For Perlov, who shared cherished moments with Bausch in Paris, “she with a cigarette and me with a croissant,” this movie speaks to the heart of what dance is all about. She approached DocAviv about screening the movie for free in the courtyard of the Suzanne Dellal Centre at sunset. “It connects to the last shot of the film at sunset on the beach in Senegal.” In addition to hosting the screening, the Suzanne Dellal Center will hold a post-screening conversation with Heinzen-Ziob, dancer Anique Ayiboe of the Ecole des Sables and former soloist of Tanztheater Wuppertal Josephine Ann Endicott. The following day, Ayiboe and Endicott will teach a workshop for professional dancers at the center.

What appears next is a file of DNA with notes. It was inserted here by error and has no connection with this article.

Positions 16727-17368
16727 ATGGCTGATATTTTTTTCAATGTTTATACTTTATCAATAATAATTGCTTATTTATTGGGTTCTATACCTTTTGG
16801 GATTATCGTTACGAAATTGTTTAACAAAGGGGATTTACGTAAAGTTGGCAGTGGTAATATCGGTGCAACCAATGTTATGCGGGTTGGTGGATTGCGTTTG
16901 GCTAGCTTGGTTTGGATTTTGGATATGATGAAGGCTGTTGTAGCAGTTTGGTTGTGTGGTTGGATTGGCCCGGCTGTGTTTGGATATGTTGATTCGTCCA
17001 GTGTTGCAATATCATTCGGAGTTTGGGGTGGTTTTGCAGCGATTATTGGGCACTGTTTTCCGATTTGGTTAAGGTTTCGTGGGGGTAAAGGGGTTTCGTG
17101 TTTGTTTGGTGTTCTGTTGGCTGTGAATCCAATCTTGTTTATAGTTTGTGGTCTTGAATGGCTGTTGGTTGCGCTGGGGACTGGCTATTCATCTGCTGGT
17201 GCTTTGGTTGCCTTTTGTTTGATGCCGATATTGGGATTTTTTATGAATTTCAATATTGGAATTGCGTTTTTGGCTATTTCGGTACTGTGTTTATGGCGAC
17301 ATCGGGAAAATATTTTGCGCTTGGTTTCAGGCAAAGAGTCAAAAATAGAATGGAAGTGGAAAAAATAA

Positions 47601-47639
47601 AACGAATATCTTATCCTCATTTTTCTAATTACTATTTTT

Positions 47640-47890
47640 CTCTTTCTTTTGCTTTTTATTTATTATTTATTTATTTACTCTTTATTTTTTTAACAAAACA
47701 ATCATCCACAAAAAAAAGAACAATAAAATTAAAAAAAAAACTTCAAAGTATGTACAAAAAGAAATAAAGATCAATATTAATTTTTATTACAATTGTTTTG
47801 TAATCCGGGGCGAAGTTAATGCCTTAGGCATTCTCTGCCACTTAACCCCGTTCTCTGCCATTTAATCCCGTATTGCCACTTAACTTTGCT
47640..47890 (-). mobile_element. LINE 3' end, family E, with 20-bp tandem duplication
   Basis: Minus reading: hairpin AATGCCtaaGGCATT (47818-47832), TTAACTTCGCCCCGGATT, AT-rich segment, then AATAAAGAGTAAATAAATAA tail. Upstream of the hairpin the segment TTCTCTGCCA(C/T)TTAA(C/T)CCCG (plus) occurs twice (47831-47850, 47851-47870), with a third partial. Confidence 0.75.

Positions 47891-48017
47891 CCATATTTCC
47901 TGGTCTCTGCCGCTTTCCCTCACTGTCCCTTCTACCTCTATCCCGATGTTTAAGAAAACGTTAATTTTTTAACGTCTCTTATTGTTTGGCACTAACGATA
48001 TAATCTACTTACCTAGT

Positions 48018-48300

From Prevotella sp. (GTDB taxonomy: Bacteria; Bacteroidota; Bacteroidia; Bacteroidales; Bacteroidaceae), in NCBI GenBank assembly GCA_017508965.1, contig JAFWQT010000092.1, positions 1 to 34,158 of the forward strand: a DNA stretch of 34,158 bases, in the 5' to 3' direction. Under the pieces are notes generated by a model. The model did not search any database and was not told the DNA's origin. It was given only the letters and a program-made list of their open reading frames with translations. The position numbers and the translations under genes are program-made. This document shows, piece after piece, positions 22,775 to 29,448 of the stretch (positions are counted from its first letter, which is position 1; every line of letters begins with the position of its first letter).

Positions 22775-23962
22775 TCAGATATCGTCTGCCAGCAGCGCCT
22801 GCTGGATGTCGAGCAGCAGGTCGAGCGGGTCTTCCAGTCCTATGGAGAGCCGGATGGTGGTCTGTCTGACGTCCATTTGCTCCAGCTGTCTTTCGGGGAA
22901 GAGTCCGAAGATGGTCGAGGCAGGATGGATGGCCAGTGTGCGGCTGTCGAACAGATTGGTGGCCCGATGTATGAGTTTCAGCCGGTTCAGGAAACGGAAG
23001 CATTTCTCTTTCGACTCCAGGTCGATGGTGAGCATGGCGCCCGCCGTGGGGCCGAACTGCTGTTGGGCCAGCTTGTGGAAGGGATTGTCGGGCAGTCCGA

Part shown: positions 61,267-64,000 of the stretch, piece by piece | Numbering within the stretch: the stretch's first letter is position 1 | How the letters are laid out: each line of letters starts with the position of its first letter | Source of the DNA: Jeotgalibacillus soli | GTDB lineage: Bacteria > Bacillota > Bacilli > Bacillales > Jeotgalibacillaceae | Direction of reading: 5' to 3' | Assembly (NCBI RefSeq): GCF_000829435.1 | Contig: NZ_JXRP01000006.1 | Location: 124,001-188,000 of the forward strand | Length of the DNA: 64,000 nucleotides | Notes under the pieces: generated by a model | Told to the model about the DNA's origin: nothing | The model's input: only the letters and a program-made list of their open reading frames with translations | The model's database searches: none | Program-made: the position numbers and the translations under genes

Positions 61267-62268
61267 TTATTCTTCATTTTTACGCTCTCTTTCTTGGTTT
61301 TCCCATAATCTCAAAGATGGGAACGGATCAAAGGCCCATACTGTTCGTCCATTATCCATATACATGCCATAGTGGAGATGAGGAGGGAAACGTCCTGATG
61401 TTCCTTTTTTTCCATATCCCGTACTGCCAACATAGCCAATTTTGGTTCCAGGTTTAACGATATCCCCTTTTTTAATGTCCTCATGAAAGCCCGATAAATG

Dancing Pina will be screened on May 14 at 8 p.m. at the Suzanne Dellal Centre. For more information, visit: www.docaviv.co.il.